On May 6, a draft opinion for the U.S. Supreme Court decision in Dobbs v. Jackson Women's Health Organization was leaked. The draft insinuated a potential overturn of previous decisions Roe v. Wade and Planned Parenthood v. Casey. These two cases presented a national mandate to the fifty states, making it illegal for the individual states to outlaw child murder as a form of backup contraception.
In response to the leak, a group calling themselves Jane's Revenge firebombed a crisis pregnancy center in Madison, Wisconsin, on May 8. They threatened increasingly more extreme attacks should Roe v. Wade be overturned.
The U.S. Department of Homeland Security (DHS) has labeled Jane's Revenge a violent extremist group. More importantly, the authoritative and time-honored institution, Facebook, branded Jane's Revenge a terrorist organization. In so doing, Facebook granted its permission, authority, legitimacy, and blessing to the federal government for the DHS's future actions with respect to the extremists.
On June 24, the Supreme Court handed down the final version of the Dobbs decision, overturning Roe and its ilk. Terrorists Jane's Revenge answered by defacing Manhattan's Ascension Catholic Church on June 27. Attacks attributed to the group have occurred in twelve states and in the District of Colombia.
It is apparent by their actions that Jane's Revenge hates Christians. Christians have long been at the forefront of pro-life initiatives, such as through support of crisis pregnancy centers. The U.S. DHS has said of Jane's Revenge that they target the buildings of "ideological opponents." Given the terrorist group's mission, its biggest ideological opponent is by default the Christian faith.
The attacks like the ones for which Jane's Revenge has claimed responsibility are not limited strictly to buildings. Individual Christians have been targeted for violence by like-minded extremists. Supreme Court Justice Brett Kavanaugh, a Catholic, was accosted at his home by an armed gunman in the days running up to the June 24 decision. Religious intolerant terrorists Jane's Revenge are believed to be responsible for an attack on Michigan Congressman Tim Walberg. Walberg is a nondenominational Christian pastor.
Given this context of ideological civil war, it is troubling that no one seems to have expressed any concern over the safety of U.S. President Joseph Biden. To be certain, we desire nothing but the continued safety and wellbeing of both the U.S. and its president. We do not wish that misfortune befall either. That said, amid the current persecution of Christians, is no one concerned for the president, seeing how outspoken a Christian he is?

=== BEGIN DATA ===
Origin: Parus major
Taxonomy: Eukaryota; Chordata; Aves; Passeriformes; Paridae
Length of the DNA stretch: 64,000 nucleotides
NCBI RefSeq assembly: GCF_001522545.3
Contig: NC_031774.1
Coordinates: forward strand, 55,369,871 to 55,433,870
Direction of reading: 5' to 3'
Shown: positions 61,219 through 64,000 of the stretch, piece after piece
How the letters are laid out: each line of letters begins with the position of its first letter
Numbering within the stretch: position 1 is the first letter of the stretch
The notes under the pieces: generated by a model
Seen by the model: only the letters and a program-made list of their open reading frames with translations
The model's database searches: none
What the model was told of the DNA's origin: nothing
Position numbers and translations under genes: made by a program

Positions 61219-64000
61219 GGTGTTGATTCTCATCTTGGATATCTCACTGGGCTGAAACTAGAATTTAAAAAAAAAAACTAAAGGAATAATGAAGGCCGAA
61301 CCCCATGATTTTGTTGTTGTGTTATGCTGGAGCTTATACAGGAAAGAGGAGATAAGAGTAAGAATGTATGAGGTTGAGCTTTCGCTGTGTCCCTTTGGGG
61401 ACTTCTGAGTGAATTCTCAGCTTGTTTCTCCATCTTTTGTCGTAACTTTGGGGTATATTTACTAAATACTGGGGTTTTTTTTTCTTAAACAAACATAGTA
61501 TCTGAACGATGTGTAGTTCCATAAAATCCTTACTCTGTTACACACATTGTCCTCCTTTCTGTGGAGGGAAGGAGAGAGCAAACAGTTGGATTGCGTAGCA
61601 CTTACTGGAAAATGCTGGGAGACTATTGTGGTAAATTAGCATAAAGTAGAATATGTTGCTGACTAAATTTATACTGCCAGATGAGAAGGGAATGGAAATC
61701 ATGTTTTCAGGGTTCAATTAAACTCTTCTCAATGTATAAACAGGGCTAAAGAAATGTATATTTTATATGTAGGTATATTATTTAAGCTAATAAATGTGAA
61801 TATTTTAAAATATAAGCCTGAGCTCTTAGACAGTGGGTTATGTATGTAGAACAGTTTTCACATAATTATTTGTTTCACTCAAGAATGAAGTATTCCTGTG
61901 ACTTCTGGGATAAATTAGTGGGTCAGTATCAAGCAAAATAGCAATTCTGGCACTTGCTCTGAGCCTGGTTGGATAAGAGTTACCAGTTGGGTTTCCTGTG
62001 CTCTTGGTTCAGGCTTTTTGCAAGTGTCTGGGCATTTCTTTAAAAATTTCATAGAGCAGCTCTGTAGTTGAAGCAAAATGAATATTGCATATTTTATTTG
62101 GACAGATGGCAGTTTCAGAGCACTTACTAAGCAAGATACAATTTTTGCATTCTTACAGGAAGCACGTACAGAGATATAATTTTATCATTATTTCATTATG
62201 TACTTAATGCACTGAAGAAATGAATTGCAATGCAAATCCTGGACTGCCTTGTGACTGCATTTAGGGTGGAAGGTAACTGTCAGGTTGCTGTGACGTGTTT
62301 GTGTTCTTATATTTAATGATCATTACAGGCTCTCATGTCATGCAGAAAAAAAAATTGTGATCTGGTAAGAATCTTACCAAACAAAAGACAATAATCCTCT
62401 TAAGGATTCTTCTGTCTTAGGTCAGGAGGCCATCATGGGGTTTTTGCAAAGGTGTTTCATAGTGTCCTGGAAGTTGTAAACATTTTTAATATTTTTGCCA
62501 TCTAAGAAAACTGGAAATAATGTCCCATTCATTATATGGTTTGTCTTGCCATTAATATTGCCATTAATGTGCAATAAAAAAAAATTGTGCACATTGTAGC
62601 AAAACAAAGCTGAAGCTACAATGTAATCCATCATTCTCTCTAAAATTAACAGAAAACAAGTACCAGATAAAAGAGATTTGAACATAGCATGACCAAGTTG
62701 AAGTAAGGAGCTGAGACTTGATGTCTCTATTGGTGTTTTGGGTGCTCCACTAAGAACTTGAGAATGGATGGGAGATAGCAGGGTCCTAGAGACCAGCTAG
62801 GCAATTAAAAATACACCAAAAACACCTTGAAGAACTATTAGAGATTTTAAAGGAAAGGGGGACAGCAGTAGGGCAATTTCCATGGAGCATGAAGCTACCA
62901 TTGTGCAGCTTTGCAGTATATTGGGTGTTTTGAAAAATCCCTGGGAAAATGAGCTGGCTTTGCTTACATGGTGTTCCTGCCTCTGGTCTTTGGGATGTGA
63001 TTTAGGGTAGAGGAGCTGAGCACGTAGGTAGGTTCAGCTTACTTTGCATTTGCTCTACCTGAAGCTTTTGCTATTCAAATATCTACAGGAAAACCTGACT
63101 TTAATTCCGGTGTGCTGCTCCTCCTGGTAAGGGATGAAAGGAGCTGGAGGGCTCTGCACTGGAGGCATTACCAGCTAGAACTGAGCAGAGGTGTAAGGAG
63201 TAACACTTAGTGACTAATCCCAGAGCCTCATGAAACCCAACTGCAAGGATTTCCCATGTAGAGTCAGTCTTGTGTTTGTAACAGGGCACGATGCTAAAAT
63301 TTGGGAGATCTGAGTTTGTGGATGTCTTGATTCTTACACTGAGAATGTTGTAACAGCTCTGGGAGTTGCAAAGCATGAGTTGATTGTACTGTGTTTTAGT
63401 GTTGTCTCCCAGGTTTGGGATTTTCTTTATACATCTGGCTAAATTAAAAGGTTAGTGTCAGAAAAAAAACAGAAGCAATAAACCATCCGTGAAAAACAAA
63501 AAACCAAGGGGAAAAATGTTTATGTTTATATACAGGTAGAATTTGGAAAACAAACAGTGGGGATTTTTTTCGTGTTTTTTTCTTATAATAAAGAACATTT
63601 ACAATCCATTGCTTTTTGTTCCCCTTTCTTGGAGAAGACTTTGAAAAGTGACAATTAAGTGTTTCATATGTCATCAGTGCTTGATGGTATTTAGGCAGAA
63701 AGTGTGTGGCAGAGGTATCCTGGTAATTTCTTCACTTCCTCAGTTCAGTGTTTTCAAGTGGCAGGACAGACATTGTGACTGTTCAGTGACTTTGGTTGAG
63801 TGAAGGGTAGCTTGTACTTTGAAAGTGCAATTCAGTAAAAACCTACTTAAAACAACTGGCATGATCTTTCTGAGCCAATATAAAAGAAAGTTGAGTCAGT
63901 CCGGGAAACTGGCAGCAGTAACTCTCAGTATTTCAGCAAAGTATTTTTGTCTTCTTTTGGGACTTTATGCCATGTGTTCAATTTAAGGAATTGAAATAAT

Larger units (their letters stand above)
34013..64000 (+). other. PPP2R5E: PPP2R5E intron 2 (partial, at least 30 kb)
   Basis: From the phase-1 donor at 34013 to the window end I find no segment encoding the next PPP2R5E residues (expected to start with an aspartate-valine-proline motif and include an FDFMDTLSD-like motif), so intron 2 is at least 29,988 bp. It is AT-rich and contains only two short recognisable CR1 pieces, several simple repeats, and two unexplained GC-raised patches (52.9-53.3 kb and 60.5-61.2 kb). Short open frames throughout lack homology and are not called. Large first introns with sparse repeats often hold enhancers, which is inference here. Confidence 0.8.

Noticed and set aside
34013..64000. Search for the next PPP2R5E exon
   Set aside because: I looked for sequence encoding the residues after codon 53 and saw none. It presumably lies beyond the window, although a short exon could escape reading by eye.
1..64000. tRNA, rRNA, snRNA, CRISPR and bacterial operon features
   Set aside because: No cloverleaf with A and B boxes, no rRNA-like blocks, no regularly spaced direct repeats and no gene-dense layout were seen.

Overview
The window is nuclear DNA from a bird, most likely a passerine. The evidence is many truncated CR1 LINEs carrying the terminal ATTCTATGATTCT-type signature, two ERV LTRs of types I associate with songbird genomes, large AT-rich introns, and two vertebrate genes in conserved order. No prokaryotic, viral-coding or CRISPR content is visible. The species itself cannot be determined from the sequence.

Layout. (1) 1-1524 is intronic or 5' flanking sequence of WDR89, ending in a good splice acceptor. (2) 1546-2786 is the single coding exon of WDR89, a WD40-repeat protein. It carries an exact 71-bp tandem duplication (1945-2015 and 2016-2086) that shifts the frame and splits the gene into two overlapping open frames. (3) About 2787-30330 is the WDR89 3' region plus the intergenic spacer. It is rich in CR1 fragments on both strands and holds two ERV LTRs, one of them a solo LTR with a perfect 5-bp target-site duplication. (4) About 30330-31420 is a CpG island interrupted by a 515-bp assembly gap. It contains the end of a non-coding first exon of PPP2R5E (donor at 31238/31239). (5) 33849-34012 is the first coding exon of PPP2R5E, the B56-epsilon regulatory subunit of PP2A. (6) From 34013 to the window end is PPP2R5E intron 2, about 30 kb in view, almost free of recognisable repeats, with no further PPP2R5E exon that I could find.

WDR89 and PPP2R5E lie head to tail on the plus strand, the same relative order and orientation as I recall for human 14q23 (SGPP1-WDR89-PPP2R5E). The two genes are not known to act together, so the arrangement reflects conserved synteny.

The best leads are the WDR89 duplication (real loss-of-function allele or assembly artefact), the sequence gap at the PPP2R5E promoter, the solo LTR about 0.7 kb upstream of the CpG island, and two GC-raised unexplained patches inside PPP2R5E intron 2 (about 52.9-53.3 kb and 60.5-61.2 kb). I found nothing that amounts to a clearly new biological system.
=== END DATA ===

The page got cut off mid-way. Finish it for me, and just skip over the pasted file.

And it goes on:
As he has expressed on many occasions, Biden is a practicing Catholic. Pope Francis even called him a "good Catholic" during a meeting with the president on October 29, 2021. If the pope's judgment on who is a good Catholic cannot be trusted, then whose can?
In a public statement, Biden said that although he personally is opposed to physician-assisted child murder, politically, he is hands-off about the matter. President Biden, "good Catholic" that he is, must therefore be so concerned for his safety in light of the widespread terrorist attacks that he fears speaking his mind.
Why else would "good Catholic" Biden controvert his dearly held religious beliefs if he were not in grave fear of his personal safety? Why else would he condemn the repeal of Roe v. Wade as a "sad day" and "tragic error" if he were not desperately afraid of reprisal?
Certainly, there is more to what the president is not saying than to what he actually has said. The subtext is clear.
"We hear you, Presidente Biden," remarks Isermno public safety superintendent Fidelissimo Greenspoon. "Please, Mister Presidente, we can help you. However you can, point out who is forcing you say those awful, untrue things you don't actually believe."
Isermno stands ready to assist the United States and all the other less developed countries of the world. Thus far, however, the upstart American republic has yet to accept the aid package.
This is understandable, as the fledgling U.S. has always had a "do it ourselves" attitude since its beginnings. In 1773, they chucked a shipment of tea into Boston harbor to demonstrate they could rule themselves better than the British could; whereas in the run up to the conflict with Iraq, President George W. Bush famously announced that he would go to war regardless of whether the rest of the world backed him or not.
We get it, America. You're the new kid on the block and you've got something to prove. Sometimes, though, we have to ask: "You okay, America? You've been acting funny. Everything all right at home?"
We're here for you, but be so kind as to call every so often to tell us you're okay.